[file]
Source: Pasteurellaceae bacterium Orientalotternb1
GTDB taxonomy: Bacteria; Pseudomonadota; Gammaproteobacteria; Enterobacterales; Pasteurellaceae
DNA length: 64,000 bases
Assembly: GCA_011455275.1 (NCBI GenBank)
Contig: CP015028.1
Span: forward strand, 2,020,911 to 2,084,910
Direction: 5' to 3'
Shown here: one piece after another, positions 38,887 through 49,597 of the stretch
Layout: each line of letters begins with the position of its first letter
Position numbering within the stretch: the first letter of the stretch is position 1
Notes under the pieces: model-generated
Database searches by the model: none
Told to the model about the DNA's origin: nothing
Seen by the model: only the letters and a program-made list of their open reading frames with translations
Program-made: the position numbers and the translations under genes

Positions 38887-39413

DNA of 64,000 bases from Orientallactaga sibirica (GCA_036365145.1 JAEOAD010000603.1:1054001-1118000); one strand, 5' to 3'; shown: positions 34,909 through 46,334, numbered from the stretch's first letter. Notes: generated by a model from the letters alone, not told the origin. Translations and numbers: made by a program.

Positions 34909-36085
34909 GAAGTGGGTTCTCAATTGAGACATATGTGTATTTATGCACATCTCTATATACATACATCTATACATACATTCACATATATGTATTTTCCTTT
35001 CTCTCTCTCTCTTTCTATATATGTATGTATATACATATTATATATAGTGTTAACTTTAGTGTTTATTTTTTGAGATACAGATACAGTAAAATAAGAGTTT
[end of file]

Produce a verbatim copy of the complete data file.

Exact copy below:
Source: Pasteurellaceae bacterium Orientalotternb1
GTDB taxonomy: Bacteria; Pseudomonadota; Gammaproteobacteria; Enterobacterales; Pasteurellaceae
DNA length: 64,000 bases
Assembly: GCA_011455275.1 (NCBI GenBank)
Contig: CP015028.1
Span: forward strand, 2,020,911 to 2,084,910
Direction: 5' to 3'
Shown here: one piece after another, positions 38,887 through 49,597 of the stretch
Layout: each line of letters begins with the position of its first letter
Position numbering within the stretch: the first letter of the stretch is position 1
Notes under the pieces: model-generated
Database searches by the model: none
Told to the model about the DNA's origin: nothing
Seen by the model: only the letters and a program-made list of their open reading frames with translations
Program-made: the position numbers and the translations under genes

Positions 38887-39413

DNA of 64,000 bases from Orientallactaga sibirica (GCA_036365145.1 JAEOAD010000603.1:1054001-1118000); one strand, 5' to 3'; shown: positions 34,909 through 46,334, numbered from the stretch's first letter. Notes: generated by a model from the letters alone, not told the origin. Translations and numbers: made by a program.

Positions 34909-36085
34909 GAAGTGGGTTCTCAATTGAGACATATGTGTATTTATGCACATCTCTATATACATACATCTATACATACATTCACATATATGTATTTTCCTTT
35001 CTCTCTCTCTCTTTCTATATATGTATGTATATACATATTATATATAGTGTTAACTTTAGTGTTTATTTTTTGAGATACAGATACAGTAAAATAAGAGTTT